Understanding the Difference Between a Law and a Regulation
Updated: Jul 22
By Sarah Everhart
The article is not a substitute for legal advice. See here for the site’s reposting policy.
Given that we are in the midst of the 90-day legislative session in Maryland, it seems a good time to address an issue the ALEI legal specialists are asked about from time to time: the difference between a law and a regulation.
Laws are introduced and passed by the members of the General Assembly who represent the 47 legislative districts of Maryland. Citizens who want to have a law introduced or amended must work with their legislator to do so. Laws are introduced in either the House or Senate, referred to as chambers, and then progress through the system illustrated below. The public may testify, either in person or by sending in testimony, on a law in committee. Anyone interested in reading or following a law during the legislative session can do so on the General Assembly website. When a law has been debated by committee, amended if need be, and is final, it is voted on by both the House and Senate. After a law is passed by both chambers, the last step is presenting the law to the Governor where it may be signed, left signed, or vetoed. Unless a bill is vetoed, it will become law.
Laws often authorize the various departments or governmental agencies such as the Maryland Departments of Agriculture, Environment and Natural Resources, to enact regulations to carry out a law. Laws often contain broad mandates, while the details of how a law will be applied and enforced is put in the regulations. Anyone interested in finding the answer to a legal question, therefore, should research and read not only the applicable law but any associated regulations. Regulations are proposed as either emergency or permanent. Once passed, a regulation is as powerful as a law.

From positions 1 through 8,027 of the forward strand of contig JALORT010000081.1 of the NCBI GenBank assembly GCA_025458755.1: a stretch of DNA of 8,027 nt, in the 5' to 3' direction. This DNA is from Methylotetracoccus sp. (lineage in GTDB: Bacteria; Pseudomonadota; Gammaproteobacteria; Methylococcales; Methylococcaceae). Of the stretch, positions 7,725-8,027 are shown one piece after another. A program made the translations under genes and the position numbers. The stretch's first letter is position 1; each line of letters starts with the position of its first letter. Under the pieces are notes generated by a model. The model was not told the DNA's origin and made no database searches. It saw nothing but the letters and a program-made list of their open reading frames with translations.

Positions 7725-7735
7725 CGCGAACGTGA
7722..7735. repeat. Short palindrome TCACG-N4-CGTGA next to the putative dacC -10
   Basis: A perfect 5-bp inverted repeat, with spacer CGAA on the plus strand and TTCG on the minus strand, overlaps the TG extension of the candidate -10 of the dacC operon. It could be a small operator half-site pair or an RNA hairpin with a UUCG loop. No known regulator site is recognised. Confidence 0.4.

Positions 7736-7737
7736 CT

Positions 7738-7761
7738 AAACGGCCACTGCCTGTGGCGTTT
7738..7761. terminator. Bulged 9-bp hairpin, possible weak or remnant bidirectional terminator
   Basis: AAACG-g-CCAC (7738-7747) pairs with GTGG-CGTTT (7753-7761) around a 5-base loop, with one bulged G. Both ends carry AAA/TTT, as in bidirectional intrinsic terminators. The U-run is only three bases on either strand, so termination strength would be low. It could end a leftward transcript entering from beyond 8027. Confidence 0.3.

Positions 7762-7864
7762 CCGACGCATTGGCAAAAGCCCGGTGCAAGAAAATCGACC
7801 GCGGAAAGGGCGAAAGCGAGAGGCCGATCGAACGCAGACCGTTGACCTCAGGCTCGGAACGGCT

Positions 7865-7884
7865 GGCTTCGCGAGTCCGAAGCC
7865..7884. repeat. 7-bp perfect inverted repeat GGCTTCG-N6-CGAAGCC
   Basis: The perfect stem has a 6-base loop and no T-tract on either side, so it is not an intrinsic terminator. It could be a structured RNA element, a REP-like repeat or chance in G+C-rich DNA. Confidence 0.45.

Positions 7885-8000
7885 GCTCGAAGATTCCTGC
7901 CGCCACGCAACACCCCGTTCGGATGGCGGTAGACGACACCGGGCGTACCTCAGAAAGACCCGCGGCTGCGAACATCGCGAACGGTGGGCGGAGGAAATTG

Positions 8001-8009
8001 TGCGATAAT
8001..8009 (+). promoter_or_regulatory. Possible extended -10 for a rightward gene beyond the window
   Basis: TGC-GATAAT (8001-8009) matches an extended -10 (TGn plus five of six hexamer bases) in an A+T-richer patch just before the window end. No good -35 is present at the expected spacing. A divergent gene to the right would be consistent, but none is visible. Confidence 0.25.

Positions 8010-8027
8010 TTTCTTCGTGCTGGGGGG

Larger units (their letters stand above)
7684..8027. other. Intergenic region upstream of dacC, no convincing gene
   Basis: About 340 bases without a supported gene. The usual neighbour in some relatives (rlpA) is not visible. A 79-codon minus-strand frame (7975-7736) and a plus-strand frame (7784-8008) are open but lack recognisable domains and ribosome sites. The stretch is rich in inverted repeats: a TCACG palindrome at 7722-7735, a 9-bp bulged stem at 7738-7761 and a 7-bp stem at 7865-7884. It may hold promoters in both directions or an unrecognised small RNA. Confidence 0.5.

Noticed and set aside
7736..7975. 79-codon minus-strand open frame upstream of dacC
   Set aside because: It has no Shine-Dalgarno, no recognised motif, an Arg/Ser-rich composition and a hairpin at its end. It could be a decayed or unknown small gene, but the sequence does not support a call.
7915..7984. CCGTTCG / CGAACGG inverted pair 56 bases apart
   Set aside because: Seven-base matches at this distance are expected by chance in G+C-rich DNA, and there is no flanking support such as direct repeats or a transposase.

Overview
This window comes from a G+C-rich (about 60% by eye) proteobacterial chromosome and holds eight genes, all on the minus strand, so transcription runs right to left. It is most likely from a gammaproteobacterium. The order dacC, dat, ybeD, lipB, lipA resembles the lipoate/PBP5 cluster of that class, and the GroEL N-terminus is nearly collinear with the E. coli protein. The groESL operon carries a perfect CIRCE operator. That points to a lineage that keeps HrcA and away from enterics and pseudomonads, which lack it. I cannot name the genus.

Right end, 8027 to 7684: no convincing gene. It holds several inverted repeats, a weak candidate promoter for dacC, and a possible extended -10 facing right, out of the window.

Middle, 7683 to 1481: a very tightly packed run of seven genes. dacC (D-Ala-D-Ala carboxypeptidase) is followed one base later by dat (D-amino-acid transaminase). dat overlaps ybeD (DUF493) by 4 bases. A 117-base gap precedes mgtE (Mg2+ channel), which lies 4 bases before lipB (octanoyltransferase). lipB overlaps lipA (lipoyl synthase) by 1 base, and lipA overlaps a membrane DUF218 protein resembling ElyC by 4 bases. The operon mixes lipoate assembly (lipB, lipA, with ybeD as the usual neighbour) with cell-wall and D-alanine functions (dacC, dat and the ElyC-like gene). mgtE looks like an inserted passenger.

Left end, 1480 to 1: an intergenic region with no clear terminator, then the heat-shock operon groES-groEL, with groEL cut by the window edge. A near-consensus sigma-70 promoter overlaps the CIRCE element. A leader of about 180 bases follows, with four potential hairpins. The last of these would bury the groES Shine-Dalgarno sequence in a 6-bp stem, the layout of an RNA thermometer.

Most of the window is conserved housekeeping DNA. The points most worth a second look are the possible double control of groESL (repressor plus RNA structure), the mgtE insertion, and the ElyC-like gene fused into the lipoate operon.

It can take as long as 6 months to get a regulation from proposal to passed. The 6-month period is needed for the review of any proposed regulation by departmental staff, meetings with constituent groups directly affected by the proposal, a review by the Administrative, Executive, and Legislative Review Committee (AELR), publication of the proposed regulation, public meetings or hearings, and publication of notice of the adoption of the regulation with an effective date. Regulations are published in the Maryland Register.
Regulations may be enacted sooner in an emergency and in that case, the emergency regulation is typically in effect for 180 days. Emergency regulations must first be approved by the AELR committee. At the end of the 180 days, the emergency regulation either expires, the effective date is extended, or the regulation is replaced by a permanent regulation which has moved through the prescribed system.
Citizens interested in participating in the regulatory process should monitor the Maryland Register and submit comments either in person or in writing to the proposing governmental agency. A citizen may also directly petition an agency to adopt, amend, or repeal regulations. A citizen needing guidance as to how a regulation enforced by an agency applies may petition the agency to issue a declaratory ruling on the matter. Alternatively, a citizen can file a lawsuit in circuit court for a declaratory judgment on a regulation’s validity.
Once passed, Maryland regulations can be accessed online and easily searched on the Code of Maryland Regulations (COMAR) website. Any agricultural operator with questions about Maryland laws and regulations is welcome to contact one of the ALEI legal specialists via email at firstname.lastname@example.org or by phone at 410-706-7377.